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Clean by Choice
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Need advise. I started a cleaning business will be 4 years in April. Have a few employees and around 40 clients which most do not want to pay what we need to get to do the job. So in some cases we lose money. Sometimes I fell like it is not getting anywhere. Does anyone have any advise. Sometimes I just want to give up, but I am too far in debt. I love to clean, but the passion is gone. Any advise would be helpful.:sad:
 

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Tough spot--a lot of people are in trouble,too.

First thing--raise the price on the loosing accounts---If they go away,you will be better off.
Mike beat me to the puch. Raise your prices and 'market' the quality of your services. You have to sell your value, not lower prices into the gutter. I just raised my prices another 12%.

Sink your advertising money into your website SEO to get more clients.
 

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Raising prices is good. Is you get push back...you will need to walk away. That will confirm in your customers mind you are serious. More important...it will confirm in your mind your value as a professional service provider.

The "thing" that says alot about your situation is that you passion is gone. It's tough to be "out there" when that's gone. That affects everything/everyone, including your employees and customers.

One suggestion is to meet with other business owner(s) in a non compete industry that you respect/know. Even better if you already have a realtionship with them (personal or business). More often than not, they have been in your shoes and can share what they did/didn't do. People like to be asked. Explain readson you want to meet with them, etc. If you do meet with them...and it's a positive thing, ask if you could meet with them again on the future. Advice, encouragment, insight may even start to ignite the passion again.

Hope this is not too long. First time I've offered suggestions.

Take care.
 

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I eat sawdust.
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If you're losing money on jobs you shouldn't waste your time doing them. Why? So you can keep them as clietns and lose more money from them in the future too?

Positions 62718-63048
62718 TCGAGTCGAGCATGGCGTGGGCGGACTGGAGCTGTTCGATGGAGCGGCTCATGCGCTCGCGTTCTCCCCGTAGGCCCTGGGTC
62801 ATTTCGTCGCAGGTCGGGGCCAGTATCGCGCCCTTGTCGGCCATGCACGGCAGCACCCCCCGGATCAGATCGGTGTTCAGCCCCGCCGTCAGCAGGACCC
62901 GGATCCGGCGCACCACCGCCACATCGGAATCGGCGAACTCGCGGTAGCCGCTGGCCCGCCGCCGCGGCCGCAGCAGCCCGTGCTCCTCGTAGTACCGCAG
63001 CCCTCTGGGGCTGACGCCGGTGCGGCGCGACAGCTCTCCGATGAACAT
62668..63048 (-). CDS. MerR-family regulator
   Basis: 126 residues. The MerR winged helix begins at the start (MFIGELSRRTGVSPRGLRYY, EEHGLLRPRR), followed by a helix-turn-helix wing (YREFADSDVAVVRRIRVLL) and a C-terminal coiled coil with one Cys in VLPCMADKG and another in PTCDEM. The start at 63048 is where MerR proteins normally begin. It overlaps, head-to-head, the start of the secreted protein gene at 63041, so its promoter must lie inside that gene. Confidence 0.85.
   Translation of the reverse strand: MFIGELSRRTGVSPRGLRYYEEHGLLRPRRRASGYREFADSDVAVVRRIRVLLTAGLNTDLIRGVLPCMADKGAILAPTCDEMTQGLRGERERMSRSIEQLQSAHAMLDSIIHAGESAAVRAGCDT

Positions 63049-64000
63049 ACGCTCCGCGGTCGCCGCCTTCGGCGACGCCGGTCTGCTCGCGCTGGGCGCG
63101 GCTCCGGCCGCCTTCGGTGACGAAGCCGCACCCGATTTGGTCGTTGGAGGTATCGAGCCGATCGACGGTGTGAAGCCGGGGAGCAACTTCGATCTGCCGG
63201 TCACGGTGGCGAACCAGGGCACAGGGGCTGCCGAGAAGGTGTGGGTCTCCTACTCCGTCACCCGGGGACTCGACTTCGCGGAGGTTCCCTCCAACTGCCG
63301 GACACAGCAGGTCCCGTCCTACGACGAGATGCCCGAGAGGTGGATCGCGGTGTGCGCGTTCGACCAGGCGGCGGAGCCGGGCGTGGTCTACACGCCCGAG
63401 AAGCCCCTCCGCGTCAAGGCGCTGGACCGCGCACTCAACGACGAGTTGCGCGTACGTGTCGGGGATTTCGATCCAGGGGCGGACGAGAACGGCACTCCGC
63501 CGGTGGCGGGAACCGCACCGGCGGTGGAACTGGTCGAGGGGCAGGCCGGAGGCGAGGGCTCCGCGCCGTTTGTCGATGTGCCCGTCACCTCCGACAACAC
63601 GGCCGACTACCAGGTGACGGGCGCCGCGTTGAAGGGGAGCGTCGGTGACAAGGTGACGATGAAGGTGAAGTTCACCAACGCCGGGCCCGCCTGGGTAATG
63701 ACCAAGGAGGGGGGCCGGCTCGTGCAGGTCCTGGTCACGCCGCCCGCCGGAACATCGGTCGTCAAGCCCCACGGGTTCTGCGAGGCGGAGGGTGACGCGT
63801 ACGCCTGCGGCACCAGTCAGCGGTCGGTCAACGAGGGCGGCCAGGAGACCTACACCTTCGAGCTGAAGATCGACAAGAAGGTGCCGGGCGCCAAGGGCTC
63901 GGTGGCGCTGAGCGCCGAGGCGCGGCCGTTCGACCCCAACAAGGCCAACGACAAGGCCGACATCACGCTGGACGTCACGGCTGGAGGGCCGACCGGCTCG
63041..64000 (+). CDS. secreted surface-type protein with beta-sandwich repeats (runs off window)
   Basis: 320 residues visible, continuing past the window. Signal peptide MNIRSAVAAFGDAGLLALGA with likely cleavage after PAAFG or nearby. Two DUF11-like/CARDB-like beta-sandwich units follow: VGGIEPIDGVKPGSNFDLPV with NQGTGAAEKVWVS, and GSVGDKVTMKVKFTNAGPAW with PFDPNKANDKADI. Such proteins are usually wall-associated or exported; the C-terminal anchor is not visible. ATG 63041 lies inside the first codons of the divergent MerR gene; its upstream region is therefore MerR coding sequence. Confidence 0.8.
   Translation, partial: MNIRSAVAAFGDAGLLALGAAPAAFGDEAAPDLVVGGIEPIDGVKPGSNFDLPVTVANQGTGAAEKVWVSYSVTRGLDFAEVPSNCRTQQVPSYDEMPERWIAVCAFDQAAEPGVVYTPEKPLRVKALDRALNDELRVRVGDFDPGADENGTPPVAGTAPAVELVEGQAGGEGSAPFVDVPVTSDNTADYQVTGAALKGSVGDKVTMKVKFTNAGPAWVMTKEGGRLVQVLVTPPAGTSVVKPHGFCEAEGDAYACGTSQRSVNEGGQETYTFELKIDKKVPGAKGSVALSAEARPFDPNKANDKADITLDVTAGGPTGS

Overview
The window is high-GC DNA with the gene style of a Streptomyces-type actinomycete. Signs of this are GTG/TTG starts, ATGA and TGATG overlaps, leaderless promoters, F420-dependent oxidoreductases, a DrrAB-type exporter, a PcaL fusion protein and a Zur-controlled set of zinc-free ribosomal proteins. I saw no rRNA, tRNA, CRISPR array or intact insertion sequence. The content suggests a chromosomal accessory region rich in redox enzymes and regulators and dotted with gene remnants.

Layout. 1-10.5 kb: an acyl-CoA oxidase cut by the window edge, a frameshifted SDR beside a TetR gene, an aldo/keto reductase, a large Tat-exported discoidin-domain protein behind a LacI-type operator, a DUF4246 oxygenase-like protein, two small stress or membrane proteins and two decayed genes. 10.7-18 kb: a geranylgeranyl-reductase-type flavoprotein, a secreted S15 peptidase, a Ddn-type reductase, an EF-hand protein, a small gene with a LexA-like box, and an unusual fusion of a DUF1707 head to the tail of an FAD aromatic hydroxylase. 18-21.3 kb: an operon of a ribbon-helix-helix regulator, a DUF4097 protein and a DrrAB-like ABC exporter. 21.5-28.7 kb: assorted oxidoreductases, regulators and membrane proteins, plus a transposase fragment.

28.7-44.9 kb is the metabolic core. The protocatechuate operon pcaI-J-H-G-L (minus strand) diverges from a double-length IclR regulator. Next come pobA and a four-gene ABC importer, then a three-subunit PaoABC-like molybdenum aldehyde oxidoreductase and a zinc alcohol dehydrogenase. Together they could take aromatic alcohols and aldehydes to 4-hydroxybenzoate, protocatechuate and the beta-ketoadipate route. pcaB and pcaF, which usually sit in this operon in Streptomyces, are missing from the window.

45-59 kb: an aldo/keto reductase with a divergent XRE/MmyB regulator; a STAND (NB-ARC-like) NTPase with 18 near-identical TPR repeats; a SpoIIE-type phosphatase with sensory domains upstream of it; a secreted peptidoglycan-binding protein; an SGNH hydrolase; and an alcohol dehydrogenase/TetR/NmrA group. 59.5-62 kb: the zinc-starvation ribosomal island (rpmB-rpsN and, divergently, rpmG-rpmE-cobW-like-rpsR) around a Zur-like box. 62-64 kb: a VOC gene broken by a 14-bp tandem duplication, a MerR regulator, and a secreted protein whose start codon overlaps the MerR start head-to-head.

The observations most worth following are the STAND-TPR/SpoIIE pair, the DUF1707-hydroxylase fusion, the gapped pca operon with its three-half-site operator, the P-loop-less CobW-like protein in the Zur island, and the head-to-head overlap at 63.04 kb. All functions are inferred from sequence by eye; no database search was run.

Why would you pay money to clean for somebody else?

Just because I really want to work doesn't mean I'm willing to pay someone to do it.:laughing:
 

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Insurance Specialist
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We all have gone through what you are going through at some point in our careers. My advice would be to fire the clients that are costing you money. Find clients that value your time and your service. Believe it or not there are people that will take advantage of you if you allow them.
 

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www.Roofing-DFW.com
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First of all i'm going to try to be honest with you,
You need to get a new redesign, a fresh new look. -- ( To start with a new positive year, i would get yellow, blue shirts, maybe a new logo and a new slogan). I know your going with green with the whole eco friendly stuff.

Second do what they say, raise your prices i will give them A++ for that, and also I would need more detail on this clients that do not want to pay.
I can't tell if they are low income clients than that explains why your are going to have a hard time getting them to pay. Then just focus on high income potential clients.
Or
if they are high income clients then that means you have a weak mind, if you let one slide like if they tell you i will pay you next week/month. They will just think i can walk all over you and they will not respect your company or take you seriously.

That's just something to think about.

I know the cleaning business is really good, because my friend in Austin is making a killing over there.

Let me know if you have any questions.
 

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Any accounts that are not profitable should be terminated as soon as possible or the terms renegotiated to make them appropriately valued.

As someone said earlier, check into working with non-competing businesses. For instance, on my larger remodels, I would go in and clean the entire house after the completion of the job (particularly vacant properties ). No homeowner wants to walk in and see construction dust/debris everywhere. I usually did the work myself, but there were a few occasions where it was more feasible to sub it out. Look into picking up commercial clients. Businesses are usually a little more willing to pay for services than handy homeowners are. I've even hired gardeners to come in and clean up the grounds a few times.